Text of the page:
5. If there is any impairment of vital functions, such as problems with respiration, airway, circulation, heart function, these must be supported as a priority. In particular, for bites causing flaccid paralysis, including respiratory paralysis, both airway and respiration may be impaired, requiring urgent and prolonged treatment, which may include the mouth to mask (mouth to mouth) technique of expired air transfer. Seek urgent medical attention.
6. Do not use Tourniquets, cut, suck or scarify the wound or apply chemicals or electric shock.
7. Avoid peroral intake, absolutely no alcohol. No sedatives outside hospital. If there will be considerable delay before reaching medical aid, measured in several hours to days, then give clear fluids by mouth to prevent dehydration.
8. If the offending snake has been killed it should be brought with the patient for identification (only relevant in areas where there are more than one naturally occurring venomous snake species), but be careful to avoid touching the head, as even a dead snake can envenom. No attempt should be made to pursue the snake into the undergrowth as this will risk further bites.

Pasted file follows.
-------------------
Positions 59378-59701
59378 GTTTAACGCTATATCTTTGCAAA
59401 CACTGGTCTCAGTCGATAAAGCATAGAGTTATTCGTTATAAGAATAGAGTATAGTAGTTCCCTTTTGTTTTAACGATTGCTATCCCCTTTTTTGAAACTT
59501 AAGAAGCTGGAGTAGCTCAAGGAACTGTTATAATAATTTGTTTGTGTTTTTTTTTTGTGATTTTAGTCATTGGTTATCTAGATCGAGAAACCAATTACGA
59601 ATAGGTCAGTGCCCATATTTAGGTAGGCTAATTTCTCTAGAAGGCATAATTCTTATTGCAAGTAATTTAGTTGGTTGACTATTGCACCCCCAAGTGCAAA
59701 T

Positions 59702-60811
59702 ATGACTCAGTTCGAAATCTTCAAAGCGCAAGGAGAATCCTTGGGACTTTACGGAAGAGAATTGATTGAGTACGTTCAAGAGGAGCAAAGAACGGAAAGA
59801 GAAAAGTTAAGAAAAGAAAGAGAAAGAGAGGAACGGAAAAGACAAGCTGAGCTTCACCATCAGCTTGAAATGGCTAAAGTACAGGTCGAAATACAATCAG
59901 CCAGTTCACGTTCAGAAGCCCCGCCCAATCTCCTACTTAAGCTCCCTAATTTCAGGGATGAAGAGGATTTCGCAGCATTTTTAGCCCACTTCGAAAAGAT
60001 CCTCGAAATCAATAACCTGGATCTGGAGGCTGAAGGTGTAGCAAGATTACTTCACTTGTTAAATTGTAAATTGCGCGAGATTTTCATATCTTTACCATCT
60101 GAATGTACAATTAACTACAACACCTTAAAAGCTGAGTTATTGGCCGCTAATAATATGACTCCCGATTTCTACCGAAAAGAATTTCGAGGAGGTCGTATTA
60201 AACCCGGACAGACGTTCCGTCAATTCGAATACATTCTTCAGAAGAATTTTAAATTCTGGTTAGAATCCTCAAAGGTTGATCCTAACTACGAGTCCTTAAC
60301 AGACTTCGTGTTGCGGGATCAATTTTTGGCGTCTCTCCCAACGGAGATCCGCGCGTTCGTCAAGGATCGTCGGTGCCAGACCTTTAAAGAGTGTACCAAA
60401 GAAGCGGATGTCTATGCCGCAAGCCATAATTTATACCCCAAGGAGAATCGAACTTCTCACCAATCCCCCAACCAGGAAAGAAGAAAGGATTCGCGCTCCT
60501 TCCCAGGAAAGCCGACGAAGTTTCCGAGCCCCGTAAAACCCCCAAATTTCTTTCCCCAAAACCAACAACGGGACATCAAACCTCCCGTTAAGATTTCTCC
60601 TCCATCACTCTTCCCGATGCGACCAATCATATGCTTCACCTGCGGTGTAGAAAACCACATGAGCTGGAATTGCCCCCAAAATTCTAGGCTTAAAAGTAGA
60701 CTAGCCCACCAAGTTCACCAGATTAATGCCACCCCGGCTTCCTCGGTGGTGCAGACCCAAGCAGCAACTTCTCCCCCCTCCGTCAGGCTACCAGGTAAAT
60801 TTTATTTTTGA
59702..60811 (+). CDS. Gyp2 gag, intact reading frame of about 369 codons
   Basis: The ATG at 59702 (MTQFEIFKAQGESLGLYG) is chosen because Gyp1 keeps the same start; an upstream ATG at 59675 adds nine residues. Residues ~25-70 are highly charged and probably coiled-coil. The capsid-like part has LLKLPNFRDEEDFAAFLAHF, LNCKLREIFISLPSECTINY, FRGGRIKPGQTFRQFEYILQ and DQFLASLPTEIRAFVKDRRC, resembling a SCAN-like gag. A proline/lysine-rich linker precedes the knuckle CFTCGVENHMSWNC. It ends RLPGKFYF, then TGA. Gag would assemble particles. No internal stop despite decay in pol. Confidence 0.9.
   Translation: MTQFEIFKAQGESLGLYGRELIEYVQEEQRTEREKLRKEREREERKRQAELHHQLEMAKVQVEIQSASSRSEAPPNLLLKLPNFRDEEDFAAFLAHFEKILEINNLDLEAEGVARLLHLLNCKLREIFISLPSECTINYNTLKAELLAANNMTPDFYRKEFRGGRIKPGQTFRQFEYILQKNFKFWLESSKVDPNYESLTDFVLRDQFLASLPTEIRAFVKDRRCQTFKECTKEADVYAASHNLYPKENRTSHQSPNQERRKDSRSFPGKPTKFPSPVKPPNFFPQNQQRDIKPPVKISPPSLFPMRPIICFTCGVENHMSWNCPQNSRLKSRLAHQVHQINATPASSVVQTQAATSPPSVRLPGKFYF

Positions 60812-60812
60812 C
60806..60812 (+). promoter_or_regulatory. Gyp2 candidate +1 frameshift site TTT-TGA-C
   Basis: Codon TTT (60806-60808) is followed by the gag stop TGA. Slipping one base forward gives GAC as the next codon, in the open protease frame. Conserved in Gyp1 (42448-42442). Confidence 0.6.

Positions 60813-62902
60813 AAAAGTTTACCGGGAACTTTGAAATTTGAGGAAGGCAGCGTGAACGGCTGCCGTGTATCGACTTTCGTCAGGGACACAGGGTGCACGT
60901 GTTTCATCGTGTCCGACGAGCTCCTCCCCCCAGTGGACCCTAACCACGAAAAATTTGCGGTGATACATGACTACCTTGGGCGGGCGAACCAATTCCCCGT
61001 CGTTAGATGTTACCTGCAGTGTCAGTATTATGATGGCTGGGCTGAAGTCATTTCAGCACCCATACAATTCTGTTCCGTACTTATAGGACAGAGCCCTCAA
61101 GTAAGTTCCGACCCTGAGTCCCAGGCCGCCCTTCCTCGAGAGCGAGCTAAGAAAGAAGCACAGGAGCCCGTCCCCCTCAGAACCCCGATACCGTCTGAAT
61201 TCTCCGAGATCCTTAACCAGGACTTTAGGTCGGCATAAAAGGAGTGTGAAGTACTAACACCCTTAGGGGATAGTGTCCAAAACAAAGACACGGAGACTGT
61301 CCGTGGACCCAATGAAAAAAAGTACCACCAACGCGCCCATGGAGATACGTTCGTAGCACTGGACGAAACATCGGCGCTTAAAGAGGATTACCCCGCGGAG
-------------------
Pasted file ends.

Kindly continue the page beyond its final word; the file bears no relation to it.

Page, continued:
9. The snakebite victim should be transported as quickly and as passively as possible to the nearest place where they can be seen by a medically-trained person (health station, dispensary, clinic or hospital). The bitten limb must not be exercised as muscular contraction will promote systemic absorption of venom. If no motor vehicle or boat is available, the patient can be carried on a stretcher or hurdle, on the pillion or crossbar of a bicycle or on someone’s back.
10. Most traditional, and many of the more recently fashionable, first aid measures are useless and potentially dangerous. These include local cauterization, incision, excision, amputation, suction by mouth, vacuum pump or syringe, combined incision and suction (“venom-ex” apparatus), injection or instillation of compounds such as potassium permanganate, phenol (carbolic soap) and trypsin, application of electric shocks or ice (cryotherapy), use of traditional herbal, folk and other remedies including the ingestion of emetic plant products and parts of the snake, multiple incisions, tattooing and so on. Venom Online